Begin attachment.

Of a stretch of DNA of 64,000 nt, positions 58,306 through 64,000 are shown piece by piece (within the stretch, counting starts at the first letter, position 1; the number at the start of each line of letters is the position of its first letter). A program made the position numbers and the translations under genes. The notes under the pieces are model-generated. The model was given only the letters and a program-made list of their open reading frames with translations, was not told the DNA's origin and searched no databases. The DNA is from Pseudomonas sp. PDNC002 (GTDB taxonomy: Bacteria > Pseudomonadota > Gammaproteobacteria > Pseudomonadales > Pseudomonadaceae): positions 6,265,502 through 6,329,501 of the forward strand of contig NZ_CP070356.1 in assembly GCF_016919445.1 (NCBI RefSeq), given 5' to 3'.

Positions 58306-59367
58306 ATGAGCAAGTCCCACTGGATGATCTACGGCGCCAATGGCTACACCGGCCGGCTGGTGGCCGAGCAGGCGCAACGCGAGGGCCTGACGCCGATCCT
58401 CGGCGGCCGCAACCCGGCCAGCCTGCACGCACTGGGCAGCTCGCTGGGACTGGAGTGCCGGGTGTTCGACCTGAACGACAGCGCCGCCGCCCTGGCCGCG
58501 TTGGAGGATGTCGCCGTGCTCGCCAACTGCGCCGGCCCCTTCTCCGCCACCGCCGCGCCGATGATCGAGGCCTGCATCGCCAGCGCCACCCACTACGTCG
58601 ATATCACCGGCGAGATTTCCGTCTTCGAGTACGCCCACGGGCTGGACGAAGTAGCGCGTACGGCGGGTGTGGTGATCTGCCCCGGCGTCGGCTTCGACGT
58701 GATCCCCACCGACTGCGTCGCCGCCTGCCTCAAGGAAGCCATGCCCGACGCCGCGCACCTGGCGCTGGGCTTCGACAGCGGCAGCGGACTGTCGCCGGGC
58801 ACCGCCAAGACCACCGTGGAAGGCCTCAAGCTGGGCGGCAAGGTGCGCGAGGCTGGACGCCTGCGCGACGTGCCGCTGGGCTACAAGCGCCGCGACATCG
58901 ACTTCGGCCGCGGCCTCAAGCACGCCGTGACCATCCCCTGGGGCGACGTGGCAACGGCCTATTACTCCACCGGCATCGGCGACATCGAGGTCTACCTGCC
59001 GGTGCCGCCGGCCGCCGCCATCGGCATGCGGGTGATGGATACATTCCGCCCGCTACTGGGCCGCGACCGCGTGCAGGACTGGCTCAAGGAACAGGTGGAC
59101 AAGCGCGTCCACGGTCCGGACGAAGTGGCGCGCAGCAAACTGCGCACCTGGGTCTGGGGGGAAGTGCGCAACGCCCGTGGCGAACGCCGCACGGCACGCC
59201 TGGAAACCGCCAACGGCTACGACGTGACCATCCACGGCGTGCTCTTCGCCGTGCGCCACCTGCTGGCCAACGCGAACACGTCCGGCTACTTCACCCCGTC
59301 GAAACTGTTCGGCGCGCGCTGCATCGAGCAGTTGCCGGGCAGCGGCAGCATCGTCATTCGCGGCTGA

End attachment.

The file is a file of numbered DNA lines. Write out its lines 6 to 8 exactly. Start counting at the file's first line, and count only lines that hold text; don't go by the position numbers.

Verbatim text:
58601 ATATCACCGGCGAGATTTCCGTCTTCGAGTACGCCCACGGGCTGGACGAAGTAGCGCGTACGGCGGGTGTGGTGATCTGCCCCGGCGTCGGCTTCGACGT
58701 GATCCCCACCGACTGCGTCGCCGCCTGCCTCAAGGAAGCCATGCCCGACGCCGCGCACCTGGCGCTGGGCTTCGACAGCGGCAGCGGACTGTCGCCGGGC
58801 ACCGCCAAGACCACCGTGGAAGGCCTCAAGCTGGGCGGCAAGGTGCGCGAGGCTGGACGCCTGCGCGACGTGCCGCTGGGCTACAAGCGCCGCGACATCG